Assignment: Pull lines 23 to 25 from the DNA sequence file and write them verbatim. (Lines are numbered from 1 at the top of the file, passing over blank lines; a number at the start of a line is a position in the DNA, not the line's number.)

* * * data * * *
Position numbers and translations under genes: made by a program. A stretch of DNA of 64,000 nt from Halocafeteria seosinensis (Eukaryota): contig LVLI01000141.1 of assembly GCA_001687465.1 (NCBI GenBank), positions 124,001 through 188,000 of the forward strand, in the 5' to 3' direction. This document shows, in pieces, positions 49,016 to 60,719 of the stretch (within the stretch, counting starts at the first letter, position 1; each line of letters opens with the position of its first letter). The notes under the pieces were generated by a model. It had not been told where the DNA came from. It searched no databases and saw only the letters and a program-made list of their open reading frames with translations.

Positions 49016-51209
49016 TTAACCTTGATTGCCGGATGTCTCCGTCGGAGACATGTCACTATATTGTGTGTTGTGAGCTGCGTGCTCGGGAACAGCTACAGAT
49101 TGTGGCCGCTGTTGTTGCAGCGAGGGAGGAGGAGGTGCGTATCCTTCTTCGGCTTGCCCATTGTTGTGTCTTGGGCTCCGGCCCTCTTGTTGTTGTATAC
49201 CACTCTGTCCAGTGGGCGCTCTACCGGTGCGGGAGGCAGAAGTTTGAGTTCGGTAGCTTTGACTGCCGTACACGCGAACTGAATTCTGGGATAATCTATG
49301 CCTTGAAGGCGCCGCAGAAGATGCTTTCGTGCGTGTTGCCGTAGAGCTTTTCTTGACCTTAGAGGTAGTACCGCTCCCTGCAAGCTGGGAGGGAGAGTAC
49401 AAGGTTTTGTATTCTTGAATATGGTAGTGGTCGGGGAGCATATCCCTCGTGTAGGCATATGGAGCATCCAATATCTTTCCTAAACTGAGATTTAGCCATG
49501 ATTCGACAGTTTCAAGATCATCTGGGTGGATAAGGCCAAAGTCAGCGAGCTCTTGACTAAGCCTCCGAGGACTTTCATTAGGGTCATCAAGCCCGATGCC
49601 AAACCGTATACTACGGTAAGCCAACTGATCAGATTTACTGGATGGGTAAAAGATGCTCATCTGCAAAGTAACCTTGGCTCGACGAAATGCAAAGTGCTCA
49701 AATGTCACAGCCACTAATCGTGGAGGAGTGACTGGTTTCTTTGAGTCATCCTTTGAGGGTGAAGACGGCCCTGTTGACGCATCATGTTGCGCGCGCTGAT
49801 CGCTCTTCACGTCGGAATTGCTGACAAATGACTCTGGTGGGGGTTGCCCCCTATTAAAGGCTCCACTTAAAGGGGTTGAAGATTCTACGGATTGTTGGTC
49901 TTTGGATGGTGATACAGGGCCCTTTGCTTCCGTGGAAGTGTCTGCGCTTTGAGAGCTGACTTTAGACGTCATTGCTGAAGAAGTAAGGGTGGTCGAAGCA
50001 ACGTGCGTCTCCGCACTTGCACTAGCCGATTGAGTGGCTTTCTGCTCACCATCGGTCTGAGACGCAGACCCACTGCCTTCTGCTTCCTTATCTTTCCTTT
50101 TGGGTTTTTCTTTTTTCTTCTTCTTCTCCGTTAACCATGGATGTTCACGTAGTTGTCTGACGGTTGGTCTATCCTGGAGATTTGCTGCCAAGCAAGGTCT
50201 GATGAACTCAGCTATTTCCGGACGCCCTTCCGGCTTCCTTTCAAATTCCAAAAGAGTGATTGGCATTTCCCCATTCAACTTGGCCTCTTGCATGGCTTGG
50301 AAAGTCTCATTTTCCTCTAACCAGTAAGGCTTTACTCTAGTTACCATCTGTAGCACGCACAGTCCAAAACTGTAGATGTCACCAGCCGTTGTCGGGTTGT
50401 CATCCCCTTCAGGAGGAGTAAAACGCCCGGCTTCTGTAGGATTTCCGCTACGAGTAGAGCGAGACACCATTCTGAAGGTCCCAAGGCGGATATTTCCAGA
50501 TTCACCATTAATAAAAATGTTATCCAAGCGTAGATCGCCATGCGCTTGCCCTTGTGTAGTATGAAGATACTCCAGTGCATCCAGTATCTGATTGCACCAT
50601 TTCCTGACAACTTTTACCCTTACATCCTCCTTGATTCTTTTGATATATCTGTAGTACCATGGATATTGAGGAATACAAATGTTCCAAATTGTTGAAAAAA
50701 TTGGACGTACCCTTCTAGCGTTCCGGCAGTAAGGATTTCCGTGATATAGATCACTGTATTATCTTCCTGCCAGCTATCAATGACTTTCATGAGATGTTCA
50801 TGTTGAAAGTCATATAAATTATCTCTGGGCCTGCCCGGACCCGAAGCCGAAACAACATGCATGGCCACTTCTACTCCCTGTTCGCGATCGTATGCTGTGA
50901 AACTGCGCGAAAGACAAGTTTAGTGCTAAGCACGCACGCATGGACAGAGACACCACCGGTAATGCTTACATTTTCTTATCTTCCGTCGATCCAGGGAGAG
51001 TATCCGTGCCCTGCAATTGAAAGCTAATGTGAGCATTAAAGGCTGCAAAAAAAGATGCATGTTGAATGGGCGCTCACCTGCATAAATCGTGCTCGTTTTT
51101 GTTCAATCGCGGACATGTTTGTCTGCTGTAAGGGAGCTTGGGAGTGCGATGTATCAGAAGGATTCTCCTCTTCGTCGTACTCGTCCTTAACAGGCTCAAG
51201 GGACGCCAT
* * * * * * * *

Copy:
51001 TATCCGTGCCCTGCAATTGAAAGCTAATGTGAGCATTAAAGGCTGCAAAAAAAGATGCATGTTGAATGGGCGCTCACCTGCATAAATCGTGCTCGTTTTT
51101 GTTCAATCGCGGACATGTTTGTCTGCTGTAAGGGAGCTTGGGAGTGCGATGTATCAGAAGGATTCTCCTCTTCGTCGTACTCGTCCTTAACAGGCTCAAG
51201 GGACGCCAT